Techdirt has been following the important story of the kidney and liver cancer drug marketed under the name Nexavar since March, when India granted a compulsory license for the first time since re-instating patents on pharmaceuticals. Naturally, the patent holder, Bayer, fought back, and appealed against that decision. Now we learn from Intellectual Property Watch that Bayer has lost:
Last Friday (14 September), the Chennai-based Intellectual Property Appellate Board (IPAB) which is responsible for hearing appeals on patent applications, rejected a petition by German pharma major Bayer AG, seeking a stay on an order of India’s Controller of Patents granting a compulsory licence (CL) to Indian generic drug maker Natco Pharma Limited, for a drug used to treat liver and kidney cancer.
It's quite possible that Bayer will try to appeal to a higher court, but what's noteworthy is that this is just one of several other important pharma cases in India at the moment. For example, the Delhi High Court held that Roche’s patent on the cancer drug Tarceva was valid, but that an Indian generics manufacturer had not infringed on it because it had only been selling a variant of the drug. Another high-profile case concerns the blood cancer drug Gleevec, sold as Glivec in India, whose manufacturer, Novartis, is fighting India's refusal to grant it a patent. Here's the background:
The legal dispute in the Glivec case centres around a provision of India’s 2005 patent law, called Section 3(d), which states that "the mere discovery of a new form of a known substance which does not result in the enhancement of the known efficacy of that substance or the mere discovery of any new property or new use for a known substance or the mere use of a known process, machine or apparatus unless such known process results in a new product or employs at least one new reactant." The dispute brings to the fore a fundamental question: what is an "invention"? Or more precisely, how much innovation is required to obtain a patent in India?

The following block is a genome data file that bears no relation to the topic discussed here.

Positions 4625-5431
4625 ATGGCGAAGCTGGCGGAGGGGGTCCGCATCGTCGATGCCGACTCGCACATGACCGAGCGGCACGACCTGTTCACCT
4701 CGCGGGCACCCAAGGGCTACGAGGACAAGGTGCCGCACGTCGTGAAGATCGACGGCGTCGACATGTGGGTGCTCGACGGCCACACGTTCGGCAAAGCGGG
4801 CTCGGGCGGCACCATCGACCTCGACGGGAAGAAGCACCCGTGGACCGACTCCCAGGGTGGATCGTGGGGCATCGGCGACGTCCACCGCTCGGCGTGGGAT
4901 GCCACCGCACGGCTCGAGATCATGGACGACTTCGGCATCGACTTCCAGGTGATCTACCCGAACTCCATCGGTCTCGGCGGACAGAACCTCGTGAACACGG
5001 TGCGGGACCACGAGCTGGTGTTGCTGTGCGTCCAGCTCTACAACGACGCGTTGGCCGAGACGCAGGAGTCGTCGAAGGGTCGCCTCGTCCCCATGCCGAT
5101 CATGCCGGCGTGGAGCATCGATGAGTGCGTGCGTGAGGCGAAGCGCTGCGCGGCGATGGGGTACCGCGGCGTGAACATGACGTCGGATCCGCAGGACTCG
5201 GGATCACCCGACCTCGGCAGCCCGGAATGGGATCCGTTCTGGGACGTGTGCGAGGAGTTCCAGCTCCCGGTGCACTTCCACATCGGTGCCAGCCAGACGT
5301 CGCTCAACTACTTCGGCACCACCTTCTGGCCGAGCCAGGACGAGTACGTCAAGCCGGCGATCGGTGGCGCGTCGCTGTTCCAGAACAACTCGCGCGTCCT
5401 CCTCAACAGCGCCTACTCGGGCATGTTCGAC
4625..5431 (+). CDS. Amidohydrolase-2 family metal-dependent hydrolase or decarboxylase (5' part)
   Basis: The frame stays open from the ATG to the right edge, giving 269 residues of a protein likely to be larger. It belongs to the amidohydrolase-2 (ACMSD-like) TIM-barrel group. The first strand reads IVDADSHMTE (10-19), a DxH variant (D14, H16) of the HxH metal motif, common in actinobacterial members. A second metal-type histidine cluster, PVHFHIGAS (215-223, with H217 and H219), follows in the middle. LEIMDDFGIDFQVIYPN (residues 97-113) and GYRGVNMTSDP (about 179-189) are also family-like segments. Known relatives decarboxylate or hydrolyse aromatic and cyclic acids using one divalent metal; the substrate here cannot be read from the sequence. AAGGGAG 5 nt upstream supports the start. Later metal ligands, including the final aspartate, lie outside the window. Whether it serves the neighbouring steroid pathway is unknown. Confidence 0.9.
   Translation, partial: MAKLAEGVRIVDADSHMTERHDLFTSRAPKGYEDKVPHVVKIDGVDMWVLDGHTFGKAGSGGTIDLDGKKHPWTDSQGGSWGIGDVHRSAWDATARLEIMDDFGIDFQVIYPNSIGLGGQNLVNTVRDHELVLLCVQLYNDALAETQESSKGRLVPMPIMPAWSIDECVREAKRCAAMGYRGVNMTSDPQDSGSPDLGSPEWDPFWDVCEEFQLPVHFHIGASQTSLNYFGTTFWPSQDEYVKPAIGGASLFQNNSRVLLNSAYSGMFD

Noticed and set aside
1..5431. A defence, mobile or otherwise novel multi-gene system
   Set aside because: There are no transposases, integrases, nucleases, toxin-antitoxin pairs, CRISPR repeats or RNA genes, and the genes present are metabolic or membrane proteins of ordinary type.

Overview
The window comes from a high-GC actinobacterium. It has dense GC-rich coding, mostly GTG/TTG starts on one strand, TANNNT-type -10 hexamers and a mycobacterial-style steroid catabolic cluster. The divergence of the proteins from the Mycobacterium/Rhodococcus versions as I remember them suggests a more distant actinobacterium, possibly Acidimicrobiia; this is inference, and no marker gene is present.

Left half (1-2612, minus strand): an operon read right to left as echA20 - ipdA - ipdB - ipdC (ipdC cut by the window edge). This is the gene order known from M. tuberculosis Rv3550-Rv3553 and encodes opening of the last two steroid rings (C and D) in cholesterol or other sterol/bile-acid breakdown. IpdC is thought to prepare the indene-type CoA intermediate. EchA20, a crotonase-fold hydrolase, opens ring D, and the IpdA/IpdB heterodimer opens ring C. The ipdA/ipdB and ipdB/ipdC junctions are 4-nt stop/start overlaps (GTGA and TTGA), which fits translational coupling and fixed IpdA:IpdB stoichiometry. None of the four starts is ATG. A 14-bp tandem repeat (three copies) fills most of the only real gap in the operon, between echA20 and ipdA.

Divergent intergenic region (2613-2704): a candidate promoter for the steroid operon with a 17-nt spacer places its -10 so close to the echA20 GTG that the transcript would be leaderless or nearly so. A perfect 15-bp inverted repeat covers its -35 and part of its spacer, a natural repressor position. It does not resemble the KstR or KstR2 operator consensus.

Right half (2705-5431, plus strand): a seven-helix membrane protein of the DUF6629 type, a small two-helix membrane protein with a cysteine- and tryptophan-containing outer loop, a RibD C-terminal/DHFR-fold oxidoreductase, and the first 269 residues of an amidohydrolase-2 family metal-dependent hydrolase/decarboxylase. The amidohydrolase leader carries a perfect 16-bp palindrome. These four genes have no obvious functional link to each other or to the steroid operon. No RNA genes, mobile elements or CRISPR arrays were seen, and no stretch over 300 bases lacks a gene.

Novartis insists that it is not fighting in order to get more money, but to vindicate its "honor". What this probably means is that it is trying to establish the principle that patents can be given for new forms of drugs, even if they provide no enhancement over earlier versions. If it loses the Gleevec/Glivec case, that could have serious repercussions for future patent applications by the company in India.
More generally, this current round of high-profile drug patent cases may well have major knock-on effects in other regions of the world. Western pharma companies are probably worried that their recent failures in India to gain certain patents or block local manufacturers of generics could be repeated elsewhere as emerging countries wake up to the flexibilities within the TRIPS agreement that India is currently exploiting. The Intellectual Property Watch article mentions three nations that are already considering this -- Botswana, South Africa and Swaziland.
An article in the leading medical journal The Lancet agrees that India's growing success might well encourage others:
In trying to limit compulsory licences and avoid efficacy tests on products, the Bayer and Novartis cases are seeking to undermine public health considerations aimed at improving access and therapeutic advantage. The TRIPS Agreement does not limit the grounds on which compulsory licences can be granted, and does not prevent patent applicants from having to demonstrate enhanced efficacy for their allegedly new and useful inventions. There are many problems facing access to and rational use of medicines in India but the provisions within the country's patent laws, if more extensively and properly applied, should help rather than hinder such access. India's laws and experiences could provide a useful example for low-income and middle-income countries worldwide.
Watch this space.
Follow me @glynmoody on Twitter or identi.ca, and on Google+